4. We will bypass riskier sections whenever possible.
  5. We will not succumb to pressure, personal or outside.
  6. We will not rush the trail.

This is our first time on the Rubicon we can come back later and take the toughest line, but only if we are successful this time—there is no honor in stupid luck!

Preserve our people—protect our rigs. Good driving makes all the difference, and good driving is the result of good planning, and executing that plan.

This will be fun, we will take our time and the outcome will be awesome!

(Sorry for the repeat, but this became very important as we progressed—it kept getting tougher.) Read the rest of this entry »

Rookies on the Rubicon• WCXC
Photos: Caleb Knight and Jeremy Knight. Story editing: Nik Schulz

This is an multi-part post written by Jeremy Knight about his 2013 adventure on the Rubicon as a first-timer.

Rookies on the Rubicon, Part 3

Little Sluice

The beer is done. The greetings are over. It’s been a while since I’ve seen Erik, my younger brother by seven years, but it’s time to drive trail. When I lived in the Bay Area, we used to do quite a bit together, mainly backpacking and fly fishing in the Sierras. Then in 1994, I moved my family to Bellingham, Washington for a job (lousy reason to move, but good place to live). Erik and I met at Mount Shasta a few times, until we finally succeeded in climbing it and then things kind of petered out. He has his family; I have mine; we had to “get on with it.”

In January of 2009, I bought a used FJ Trail Teams (out of nostalgia for an FJ-40 our father owned) from a really cool guy in Pittsburgh, PA. I took a Jet Blue red-eye out of Seattle (so that I could sleep on the plane and save on a hotel). After a few hours at the dealership, the paperwork was done. I headed west in the dead of winter with my new prize. That trip was an adventure in itself.

Later, Erik purchased his Jeep JK. “This was going to be our reconnect,” I told myself. Fast-forward to August and here we are: Rubicon Reconnect. Rookies on the Rubicon. Time to drive. Read the rest of this entry »

Rookies on the Rubicon• WCXC
Loon Lake trailhead and amazing overflow sluice (trail starts beyond the shack) Photos: Caleb Knight and Jeremy Knight. Story editing: Nik Schulz

This is an multi-part post written by Jeremy Knight about his first time on the Rubicon.

Rookies on the Rubicon, Part 2

Loon Lake Trailhead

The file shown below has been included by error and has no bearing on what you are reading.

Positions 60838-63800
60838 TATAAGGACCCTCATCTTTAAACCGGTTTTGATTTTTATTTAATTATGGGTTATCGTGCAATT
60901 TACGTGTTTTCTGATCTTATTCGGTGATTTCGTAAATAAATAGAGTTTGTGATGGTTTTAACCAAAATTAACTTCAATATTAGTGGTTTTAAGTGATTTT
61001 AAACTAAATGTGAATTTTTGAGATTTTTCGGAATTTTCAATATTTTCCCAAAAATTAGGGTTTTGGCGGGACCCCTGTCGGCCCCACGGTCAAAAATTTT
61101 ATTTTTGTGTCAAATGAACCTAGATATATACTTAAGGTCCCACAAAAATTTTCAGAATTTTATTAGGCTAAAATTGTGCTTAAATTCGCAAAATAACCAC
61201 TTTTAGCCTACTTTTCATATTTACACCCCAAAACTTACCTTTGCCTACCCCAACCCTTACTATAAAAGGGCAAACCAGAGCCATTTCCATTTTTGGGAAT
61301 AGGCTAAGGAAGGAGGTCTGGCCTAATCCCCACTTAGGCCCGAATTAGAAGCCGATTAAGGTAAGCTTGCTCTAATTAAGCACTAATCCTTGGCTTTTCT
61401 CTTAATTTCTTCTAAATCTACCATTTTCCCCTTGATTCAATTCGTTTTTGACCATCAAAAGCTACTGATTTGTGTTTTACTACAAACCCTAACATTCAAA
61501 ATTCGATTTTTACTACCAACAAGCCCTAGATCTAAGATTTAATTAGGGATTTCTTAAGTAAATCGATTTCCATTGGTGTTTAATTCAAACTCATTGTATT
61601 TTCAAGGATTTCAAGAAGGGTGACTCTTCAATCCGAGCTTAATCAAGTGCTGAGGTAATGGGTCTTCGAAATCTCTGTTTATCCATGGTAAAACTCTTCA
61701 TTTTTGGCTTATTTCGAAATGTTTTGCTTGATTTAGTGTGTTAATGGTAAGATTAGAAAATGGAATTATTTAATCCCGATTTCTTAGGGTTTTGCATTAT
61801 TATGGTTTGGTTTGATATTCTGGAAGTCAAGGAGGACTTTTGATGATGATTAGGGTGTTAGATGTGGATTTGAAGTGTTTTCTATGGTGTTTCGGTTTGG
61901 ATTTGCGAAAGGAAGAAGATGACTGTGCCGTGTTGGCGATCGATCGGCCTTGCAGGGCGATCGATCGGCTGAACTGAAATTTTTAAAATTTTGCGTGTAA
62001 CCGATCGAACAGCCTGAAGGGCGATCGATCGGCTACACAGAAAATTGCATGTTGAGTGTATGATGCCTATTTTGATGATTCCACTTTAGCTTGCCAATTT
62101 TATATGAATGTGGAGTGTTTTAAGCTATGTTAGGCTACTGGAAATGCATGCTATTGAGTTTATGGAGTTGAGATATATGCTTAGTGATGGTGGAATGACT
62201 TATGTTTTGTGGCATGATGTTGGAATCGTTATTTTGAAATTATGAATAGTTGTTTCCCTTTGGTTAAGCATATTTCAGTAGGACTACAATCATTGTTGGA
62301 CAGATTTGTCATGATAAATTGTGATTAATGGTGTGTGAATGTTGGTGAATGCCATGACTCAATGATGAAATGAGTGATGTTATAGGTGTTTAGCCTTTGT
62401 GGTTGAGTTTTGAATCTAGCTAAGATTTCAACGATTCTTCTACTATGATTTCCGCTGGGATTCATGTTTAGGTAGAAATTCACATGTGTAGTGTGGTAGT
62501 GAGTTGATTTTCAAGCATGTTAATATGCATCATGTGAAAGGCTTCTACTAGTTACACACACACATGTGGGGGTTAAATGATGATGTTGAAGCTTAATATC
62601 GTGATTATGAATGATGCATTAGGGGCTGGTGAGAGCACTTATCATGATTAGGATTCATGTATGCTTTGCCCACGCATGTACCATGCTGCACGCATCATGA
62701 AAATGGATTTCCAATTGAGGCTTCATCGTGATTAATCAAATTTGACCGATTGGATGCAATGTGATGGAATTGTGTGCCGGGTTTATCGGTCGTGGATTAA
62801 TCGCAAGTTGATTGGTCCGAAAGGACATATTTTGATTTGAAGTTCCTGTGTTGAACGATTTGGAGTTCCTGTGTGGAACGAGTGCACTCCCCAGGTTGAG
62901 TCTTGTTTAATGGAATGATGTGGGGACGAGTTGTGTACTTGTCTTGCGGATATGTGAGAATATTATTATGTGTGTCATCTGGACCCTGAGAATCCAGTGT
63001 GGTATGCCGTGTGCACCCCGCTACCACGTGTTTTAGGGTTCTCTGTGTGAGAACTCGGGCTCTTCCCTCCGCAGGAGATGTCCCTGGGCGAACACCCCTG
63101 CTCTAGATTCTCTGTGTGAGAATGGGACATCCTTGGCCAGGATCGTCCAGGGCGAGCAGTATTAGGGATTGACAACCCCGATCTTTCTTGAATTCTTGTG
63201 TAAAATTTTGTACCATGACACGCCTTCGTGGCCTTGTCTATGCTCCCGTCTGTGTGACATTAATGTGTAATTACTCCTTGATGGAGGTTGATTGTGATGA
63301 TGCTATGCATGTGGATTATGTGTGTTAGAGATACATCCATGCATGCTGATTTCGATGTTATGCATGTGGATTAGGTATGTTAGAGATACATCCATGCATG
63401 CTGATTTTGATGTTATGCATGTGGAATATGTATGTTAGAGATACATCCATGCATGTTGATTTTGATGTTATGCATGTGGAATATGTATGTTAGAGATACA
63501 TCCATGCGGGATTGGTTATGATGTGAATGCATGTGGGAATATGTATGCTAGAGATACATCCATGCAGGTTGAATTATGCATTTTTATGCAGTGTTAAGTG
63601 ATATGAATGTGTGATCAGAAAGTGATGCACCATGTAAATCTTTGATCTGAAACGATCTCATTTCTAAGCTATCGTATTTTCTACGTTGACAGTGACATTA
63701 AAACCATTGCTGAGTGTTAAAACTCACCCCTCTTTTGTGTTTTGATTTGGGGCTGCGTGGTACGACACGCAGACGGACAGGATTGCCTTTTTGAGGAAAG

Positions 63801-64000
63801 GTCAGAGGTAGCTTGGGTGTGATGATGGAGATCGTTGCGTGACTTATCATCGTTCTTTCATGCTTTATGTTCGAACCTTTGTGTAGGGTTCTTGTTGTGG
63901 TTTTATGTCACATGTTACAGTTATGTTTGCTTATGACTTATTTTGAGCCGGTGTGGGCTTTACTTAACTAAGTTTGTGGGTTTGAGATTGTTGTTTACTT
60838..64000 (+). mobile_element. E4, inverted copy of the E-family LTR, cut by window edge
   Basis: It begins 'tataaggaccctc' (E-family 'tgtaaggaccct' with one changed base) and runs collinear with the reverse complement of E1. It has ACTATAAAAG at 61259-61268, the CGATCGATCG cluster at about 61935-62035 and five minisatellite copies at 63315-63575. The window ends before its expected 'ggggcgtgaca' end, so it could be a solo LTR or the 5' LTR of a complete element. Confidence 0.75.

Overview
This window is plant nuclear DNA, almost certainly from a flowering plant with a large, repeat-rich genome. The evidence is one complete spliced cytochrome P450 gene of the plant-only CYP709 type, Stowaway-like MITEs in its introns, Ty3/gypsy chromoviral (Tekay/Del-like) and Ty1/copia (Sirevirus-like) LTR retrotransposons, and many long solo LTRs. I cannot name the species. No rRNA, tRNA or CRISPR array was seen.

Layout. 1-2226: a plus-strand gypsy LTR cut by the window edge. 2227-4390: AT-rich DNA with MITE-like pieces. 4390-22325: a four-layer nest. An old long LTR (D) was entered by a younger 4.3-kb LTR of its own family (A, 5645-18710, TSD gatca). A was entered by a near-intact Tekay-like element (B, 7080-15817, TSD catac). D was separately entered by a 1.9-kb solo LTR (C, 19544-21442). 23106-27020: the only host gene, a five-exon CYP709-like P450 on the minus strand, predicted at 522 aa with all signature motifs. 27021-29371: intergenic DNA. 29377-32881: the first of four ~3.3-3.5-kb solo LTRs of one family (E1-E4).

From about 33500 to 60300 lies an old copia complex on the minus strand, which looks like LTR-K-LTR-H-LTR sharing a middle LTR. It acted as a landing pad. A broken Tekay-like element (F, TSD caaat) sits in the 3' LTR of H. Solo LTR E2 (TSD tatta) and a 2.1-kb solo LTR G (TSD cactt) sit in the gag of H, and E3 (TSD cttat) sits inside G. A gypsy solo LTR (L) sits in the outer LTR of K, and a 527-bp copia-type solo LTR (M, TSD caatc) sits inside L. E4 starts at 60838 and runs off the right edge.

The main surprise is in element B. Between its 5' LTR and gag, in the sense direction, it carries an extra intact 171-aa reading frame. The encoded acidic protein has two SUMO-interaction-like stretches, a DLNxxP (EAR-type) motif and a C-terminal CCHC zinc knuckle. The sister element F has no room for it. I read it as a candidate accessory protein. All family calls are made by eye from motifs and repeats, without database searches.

As the day grew closer, I continued my internet research and Erik sent me YouTube clips. I could tell that he was having second thoughts. Some of the video was daunting: people breaking things, people rolling over and doing major vehicle damage, people getting hopelessly stuck. What were we thinking? Did we really have any business doing this sort of thing? Or would we be like hikers on Everest, wearing tennis shoes and looking really foolish while begging for a piggyback ride to safety?

One thing I noticed in the videos was that nobody was driving an FJ. They were all Jeeps, mostly modified Rubicon’s, or buggies, but no FJs. Well, there was one video in which a guy in an FJ tried to clear a nasty rock shelf and ripped his entire rear bumper off. I tried to ignore that one, it almost looked deliberate. I finally found a blog called Last Great Road Trip that told a story of a group of FJs that successfully went through during the 2013 Rubithon event, a sort of Jamboree for Toyotas. Unfortunately they were all highly-modified with long-travel kits, 35s, and re-geared axles. To top it off, they were guided by some guy named “Woodie” who apparently knew all of the trail’s rocks by name. Only one of them escaped without body damage. Read the rest of this entry »

Rookies on the Rubicon • WCXC
All photos: Caleb Knight, Jeremy Knight. Story editing: Nik Schulz

The off-road section of the Rubicon, the famous 4×4 trail in California’s Sierra Nevada, west of Lake Tahoe, is packed with 12 miles of boulders and almost non-stop obstacles. On the 1 to 10 difficultly scale that we, and others, use, the Rubicon is a 10. The trails don’t get much tougher than this.